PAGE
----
Why are these numbers important? All astronomical objects, even stars, are given a set of celestial coordinates which use right ascension and declination. These coordinates remain constant. If you are looking for a specific object, you can use its assigned directional value as a recipe to help you find it! For example, if you wanted to view the Crab Nebula you might ascertain its coordinates from a resource such as an astronomy magazine, an astronomical catalog or an observing book. In this listing you would see the directions: RA 05 34 31 - Dec +22 00 52. This means you can locate it both on your star chart and in the sky at 5 hours, 34 minutes and 31 seconds in right ascension and north of the meridian at +22 degrees, 00 arc minutes, 52 arc seconds. Begin reading your star chart at the zero hour and count the hours across to the west (right) until you reach the fifth hour. Use the declination scale along the side margin and locate positive twenty-two degrees. By looking at the larger scale, you can determine the constellation in which it is located and the general area in which it can be found. Until you have become familiar with the night sky at all seasons, you may need to use a planisphere or All Sky Map to make sure the constellation where your object is located is visible. Once you've determined this, it's time to go on to the next step.
Take a look at the large, printed stars around your object on the map. These primary stars are the ones you'll be looking for when translating map to sky. Note they also have a designation. If you're thinking "That's all Greek to me!" then you'd be correct. Very bright stars are given a Greek letter designation such as Alpha, Beta or Gamma. These designations are not only stellar names, but indications of the star's brightness - starting with Alpha as the most luminous and descending in order. Most good star charts will have a key to these letters as well as a magnitude key where the printed star size is also given a brightness value. Common numerical designations on stars are called either Bayer or Flamsteed numbers. These are stellar catalog numbers assigned to bright stars and were originally created by historical astronomers, Johann Bayer and John Flamsteed. Most ordinary star charts use Bayer numbers - along with Greek letters - but Flamsteed numbers are used where no Bayer designation is given.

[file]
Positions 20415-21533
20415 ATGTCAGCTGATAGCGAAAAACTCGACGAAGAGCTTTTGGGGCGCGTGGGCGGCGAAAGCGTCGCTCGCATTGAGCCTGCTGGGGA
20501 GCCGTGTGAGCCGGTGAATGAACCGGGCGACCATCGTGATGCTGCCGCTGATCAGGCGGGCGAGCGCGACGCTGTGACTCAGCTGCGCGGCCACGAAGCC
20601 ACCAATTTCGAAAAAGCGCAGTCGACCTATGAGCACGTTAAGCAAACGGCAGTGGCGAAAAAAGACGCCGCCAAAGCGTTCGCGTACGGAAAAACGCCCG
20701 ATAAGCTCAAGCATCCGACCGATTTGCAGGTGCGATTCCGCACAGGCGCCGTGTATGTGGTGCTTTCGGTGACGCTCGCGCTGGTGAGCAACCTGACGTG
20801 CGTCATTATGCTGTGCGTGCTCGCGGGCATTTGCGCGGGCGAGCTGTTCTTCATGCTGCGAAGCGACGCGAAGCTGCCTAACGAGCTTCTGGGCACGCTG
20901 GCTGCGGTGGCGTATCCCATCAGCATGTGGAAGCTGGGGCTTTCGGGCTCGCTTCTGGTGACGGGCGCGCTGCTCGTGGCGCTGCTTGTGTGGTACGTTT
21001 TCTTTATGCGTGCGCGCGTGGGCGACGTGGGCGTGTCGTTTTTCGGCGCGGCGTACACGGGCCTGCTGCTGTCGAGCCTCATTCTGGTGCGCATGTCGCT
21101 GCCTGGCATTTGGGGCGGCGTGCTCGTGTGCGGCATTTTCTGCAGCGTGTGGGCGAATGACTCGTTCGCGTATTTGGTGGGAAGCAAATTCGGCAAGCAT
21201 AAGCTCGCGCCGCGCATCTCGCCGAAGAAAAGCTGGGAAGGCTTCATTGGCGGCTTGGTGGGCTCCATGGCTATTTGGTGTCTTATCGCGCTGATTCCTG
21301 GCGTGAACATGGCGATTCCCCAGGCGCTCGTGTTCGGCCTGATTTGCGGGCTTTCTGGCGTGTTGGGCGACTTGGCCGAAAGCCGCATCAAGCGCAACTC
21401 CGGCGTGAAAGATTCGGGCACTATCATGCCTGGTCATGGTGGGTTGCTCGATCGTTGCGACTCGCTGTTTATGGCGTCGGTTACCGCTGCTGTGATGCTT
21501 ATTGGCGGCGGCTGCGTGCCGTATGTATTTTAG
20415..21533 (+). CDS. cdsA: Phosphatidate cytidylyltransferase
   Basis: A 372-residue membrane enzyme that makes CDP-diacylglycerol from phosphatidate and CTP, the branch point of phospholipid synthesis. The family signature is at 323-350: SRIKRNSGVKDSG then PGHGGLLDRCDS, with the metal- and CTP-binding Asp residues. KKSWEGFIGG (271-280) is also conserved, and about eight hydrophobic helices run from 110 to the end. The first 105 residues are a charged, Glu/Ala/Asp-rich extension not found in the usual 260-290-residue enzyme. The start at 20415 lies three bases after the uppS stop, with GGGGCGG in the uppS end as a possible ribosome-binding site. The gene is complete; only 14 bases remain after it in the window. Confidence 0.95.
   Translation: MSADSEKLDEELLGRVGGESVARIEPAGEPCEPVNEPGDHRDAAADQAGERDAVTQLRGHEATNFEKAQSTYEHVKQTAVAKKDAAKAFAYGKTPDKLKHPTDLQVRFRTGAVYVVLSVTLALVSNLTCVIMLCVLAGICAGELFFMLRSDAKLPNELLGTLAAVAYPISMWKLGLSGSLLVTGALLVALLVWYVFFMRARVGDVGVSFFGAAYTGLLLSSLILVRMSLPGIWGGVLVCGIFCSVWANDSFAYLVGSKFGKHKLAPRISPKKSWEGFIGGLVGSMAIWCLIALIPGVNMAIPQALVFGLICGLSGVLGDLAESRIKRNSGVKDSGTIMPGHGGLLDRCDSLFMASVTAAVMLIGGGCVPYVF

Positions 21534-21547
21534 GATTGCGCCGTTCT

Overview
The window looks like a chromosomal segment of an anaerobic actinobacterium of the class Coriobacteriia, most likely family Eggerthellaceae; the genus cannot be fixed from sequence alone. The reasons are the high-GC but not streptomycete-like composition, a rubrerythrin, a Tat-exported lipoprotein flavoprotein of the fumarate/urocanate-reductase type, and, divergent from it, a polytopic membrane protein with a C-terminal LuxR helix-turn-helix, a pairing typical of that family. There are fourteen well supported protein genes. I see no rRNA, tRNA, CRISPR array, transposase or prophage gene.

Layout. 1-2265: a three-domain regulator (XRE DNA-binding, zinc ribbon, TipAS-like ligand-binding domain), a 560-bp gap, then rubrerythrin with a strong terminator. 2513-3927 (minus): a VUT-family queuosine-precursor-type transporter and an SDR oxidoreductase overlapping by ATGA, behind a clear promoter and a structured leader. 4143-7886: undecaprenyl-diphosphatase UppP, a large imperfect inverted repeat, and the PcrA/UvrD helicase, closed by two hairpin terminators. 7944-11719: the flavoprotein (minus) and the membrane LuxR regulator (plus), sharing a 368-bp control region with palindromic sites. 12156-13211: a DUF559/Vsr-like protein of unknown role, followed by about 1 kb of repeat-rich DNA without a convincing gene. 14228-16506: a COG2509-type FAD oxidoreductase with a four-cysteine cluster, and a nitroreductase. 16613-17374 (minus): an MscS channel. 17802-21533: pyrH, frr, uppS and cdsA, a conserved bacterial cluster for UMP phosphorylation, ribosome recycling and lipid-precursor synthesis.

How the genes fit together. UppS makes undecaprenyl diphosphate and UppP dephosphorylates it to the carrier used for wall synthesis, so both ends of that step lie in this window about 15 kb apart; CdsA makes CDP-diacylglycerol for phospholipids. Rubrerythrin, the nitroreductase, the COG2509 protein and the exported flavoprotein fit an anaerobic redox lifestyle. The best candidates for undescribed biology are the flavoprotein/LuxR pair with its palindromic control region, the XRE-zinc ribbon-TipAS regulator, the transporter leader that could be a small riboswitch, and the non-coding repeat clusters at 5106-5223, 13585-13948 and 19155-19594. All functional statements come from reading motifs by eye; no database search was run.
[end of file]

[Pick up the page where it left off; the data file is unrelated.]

From Star Chart To Sky
The next step in using a star chart is to match what you see on the map with what you see in the sky. Begin with the constellation, and then identify the very brightest of the stars you see around your designated target and locate that pattern in the sky. For example, you know from looking at the map that your object is located about ten degrees west of Alpha X. The key is to start big and get smaller, but how do you translate degrees from a book to degrees in the sky?!
Don't panic. A simple way of measuring the sky is to use your hands. Hold your hand outstretched at arm's length. From the tip of your little finger to the tip of your thumb is approximately 20 degrees. If you make a fist, that is about 10 degrees. The width of your thumb is somewhere around 2 to 3 degrees. This easy way of measuring will assist you in finding the general location of what you're looking for. Take an even closer look at your star chart and you'll notice it is also divided into other, smaller sections - usually 10 degrees. While this might seem a little confusing at first, you can learn if you practice!
Now, look at your star chart again. You have found the primary stars around your target and your telescope is aimed in the general direction. Use your optical finderscope to assist you in locating and identifying even fainter stars which match the pattern on the star chart. By knowing how many degrees your finderscope reveals, you can even further refine your hunt.
If you use an equatorial mount, you're also in for a big surprise. Once you have reasonably polar-aligned your telescope and set the axis at least close to your latitude, take a close look at those numerical dials on the mount. Do those numbers look familiar? Darn right, they do! One set is Right Ascension and the other is Declination. It might be like comparing an abacus to a calculator, but these handy tools can also get you very close to the perfect recipe for a starry night!